So Intuit built a brand new interface, one that offers:
  • An across-the-board, consistent look and feel
  • A minimal learning curve, aided by familiar software conventions
  • A clearer, more obvious workflow.
QuickBooks' 2013's dramatic changes are evident from its first screen. The home page has been cleaned up, and many icons removed (with their functions available elsewhere). But the interactive flowchart graphic is still there, along with icons for other commonly-used features.

You can still use the software's standard drop-down menus. But you now have a choice between the old horizontal Icon Toolbar and a new vertical navigational panel (or neither of the latter two). You can customize the new panel to give you quick access to the functions and reports you use most often, saving time and unnecessary clicking.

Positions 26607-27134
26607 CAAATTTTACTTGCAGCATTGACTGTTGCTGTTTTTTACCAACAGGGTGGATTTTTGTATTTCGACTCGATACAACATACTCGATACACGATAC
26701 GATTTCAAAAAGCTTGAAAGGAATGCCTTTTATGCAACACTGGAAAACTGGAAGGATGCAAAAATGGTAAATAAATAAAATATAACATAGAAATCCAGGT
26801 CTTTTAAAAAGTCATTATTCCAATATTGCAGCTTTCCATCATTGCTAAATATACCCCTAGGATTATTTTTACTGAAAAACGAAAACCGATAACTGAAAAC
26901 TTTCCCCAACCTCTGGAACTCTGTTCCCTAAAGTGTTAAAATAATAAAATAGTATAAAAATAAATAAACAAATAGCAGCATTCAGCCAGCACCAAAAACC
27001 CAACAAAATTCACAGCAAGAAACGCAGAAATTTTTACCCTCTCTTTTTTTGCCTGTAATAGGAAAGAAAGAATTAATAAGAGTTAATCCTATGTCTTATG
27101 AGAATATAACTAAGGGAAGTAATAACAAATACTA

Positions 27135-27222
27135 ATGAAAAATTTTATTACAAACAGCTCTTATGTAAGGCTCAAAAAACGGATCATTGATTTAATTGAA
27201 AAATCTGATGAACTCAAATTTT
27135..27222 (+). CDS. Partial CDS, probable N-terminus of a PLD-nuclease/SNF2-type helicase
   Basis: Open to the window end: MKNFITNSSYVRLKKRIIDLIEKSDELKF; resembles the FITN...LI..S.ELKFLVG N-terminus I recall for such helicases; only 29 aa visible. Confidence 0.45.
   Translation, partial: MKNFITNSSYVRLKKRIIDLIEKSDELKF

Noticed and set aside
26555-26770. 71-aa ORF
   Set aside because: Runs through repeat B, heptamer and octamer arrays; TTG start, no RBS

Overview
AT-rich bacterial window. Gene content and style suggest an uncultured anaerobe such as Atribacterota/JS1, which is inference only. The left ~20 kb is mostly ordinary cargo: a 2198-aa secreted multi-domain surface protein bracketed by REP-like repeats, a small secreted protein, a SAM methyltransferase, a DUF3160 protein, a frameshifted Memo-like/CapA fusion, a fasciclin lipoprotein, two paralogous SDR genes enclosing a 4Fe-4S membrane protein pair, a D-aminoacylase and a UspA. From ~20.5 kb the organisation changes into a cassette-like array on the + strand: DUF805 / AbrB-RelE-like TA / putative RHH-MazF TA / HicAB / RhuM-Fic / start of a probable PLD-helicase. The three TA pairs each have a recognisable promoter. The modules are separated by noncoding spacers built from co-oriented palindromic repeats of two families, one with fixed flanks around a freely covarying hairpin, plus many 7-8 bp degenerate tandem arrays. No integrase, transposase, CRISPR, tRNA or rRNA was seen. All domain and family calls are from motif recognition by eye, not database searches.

Figure 2: The new vertical navigational panel can be customized to display the icons you want.


Familiarity, and Clear Signals

Whether you just handle a subset of your company's financial data or you're the only one working with QuickBooks, your workflow will be faster and more intuitive.

QuickBooks 2013 uses colors and other visual cues to provide helpful hints and speed up your work. If the same option occurs within more than one screen, it's always the identical color. When you're completing an invoice, for example, the Save & New button is a bright blue color, as it is on many other screens. The Save & Close and OK icons are the same shade within the forms and records where they occur.

Color is also used to signify related actions in the new navigational Ribbon, a familiar interface convention that replaces the mismatched icons that used to be displayed at the top of transaction forms. In QuickBooks 2013, the icons for related tasks are the same color, and the graphics themselves are much cleaner and well-positioned.